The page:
It all started back in 1603, when James VI of Scotland became James I of England, Wales and Scotland, uniting the three countries.
He blended the St George’s flag of red and white cross with the Scottish St Andrew’s flag, which was white saltire and blue and created the Union Flag as we know it today.
King James insisted that this flag should be flown on the bowsprit of all of his ships, so the Royal Navy ships commenced to fly the new Union Flag in 1606.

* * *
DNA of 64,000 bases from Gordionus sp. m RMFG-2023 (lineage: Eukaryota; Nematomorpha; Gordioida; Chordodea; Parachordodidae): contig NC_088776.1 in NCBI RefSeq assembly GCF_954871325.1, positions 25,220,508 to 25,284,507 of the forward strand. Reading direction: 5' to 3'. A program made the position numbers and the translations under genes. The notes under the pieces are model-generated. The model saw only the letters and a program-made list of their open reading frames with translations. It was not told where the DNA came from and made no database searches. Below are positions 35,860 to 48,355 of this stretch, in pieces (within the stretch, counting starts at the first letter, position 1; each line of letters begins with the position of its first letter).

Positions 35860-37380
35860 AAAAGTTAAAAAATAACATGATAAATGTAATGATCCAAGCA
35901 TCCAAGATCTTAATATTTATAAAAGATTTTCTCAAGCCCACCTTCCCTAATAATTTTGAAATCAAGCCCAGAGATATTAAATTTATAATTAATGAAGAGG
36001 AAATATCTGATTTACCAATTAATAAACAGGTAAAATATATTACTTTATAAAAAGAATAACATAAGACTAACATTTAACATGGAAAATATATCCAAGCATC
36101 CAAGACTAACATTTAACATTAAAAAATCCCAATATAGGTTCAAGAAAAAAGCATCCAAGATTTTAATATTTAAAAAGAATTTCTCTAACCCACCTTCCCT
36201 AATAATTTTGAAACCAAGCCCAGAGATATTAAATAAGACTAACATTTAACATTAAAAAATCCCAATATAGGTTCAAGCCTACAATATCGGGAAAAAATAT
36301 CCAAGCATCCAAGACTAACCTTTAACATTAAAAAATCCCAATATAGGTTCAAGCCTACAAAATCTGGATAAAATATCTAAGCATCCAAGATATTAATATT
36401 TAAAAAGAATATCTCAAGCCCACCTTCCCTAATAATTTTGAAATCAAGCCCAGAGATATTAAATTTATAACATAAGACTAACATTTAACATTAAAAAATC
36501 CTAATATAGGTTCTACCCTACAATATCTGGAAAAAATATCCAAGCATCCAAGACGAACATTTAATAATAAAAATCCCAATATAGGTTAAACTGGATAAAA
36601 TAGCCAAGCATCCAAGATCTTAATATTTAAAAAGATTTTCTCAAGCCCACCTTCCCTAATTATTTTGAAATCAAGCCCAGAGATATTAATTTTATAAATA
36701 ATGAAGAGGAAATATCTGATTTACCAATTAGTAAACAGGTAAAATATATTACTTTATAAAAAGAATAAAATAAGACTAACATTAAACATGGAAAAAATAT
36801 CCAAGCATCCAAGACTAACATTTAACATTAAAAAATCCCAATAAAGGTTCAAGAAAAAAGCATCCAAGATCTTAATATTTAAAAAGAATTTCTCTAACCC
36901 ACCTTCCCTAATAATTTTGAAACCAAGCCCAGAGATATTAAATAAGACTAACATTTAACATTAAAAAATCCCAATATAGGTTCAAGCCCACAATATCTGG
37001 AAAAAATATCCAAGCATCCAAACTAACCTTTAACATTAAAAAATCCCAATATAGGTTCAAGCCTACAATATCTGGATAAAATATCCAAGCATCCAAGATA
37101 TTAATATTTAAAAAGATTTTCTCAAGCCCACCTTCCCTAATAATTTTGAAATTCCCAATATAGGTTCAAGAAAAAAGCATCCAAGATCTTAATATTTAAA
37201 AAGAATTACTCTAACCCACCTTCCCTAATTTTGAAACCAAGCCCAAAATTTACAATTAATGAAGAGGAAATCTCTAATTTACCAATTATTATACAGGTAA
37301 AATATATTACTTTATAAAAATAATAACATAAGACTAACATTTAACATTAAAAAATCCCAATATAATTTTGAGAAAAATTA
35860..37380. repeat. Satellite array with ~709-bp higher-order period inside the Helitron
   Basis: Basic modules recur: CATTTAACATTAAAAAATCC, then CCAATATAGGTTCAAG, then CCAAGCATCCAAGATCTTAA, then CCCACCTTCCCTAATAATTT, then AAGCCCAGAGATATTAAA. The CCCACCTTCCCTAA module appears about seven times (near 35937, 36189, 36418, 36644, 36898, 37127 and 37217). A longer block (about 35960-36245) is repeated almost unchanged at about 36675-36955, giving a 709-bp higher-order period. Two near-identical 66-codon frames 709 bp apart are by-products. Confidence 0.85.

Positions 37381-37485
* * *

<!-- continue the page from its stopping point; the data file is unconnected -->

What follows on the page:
As the King signed off letters and orders by using the Latin version of his name ‘Jacobus Rex’ and personel letters as Jac, the new mast on the ships became known as the Jackstaff.
Also, the flag should only be known as the Union Jack when it is being flown on a naval ship. If it is shown on a building or flagpole it should be called the Union Flag.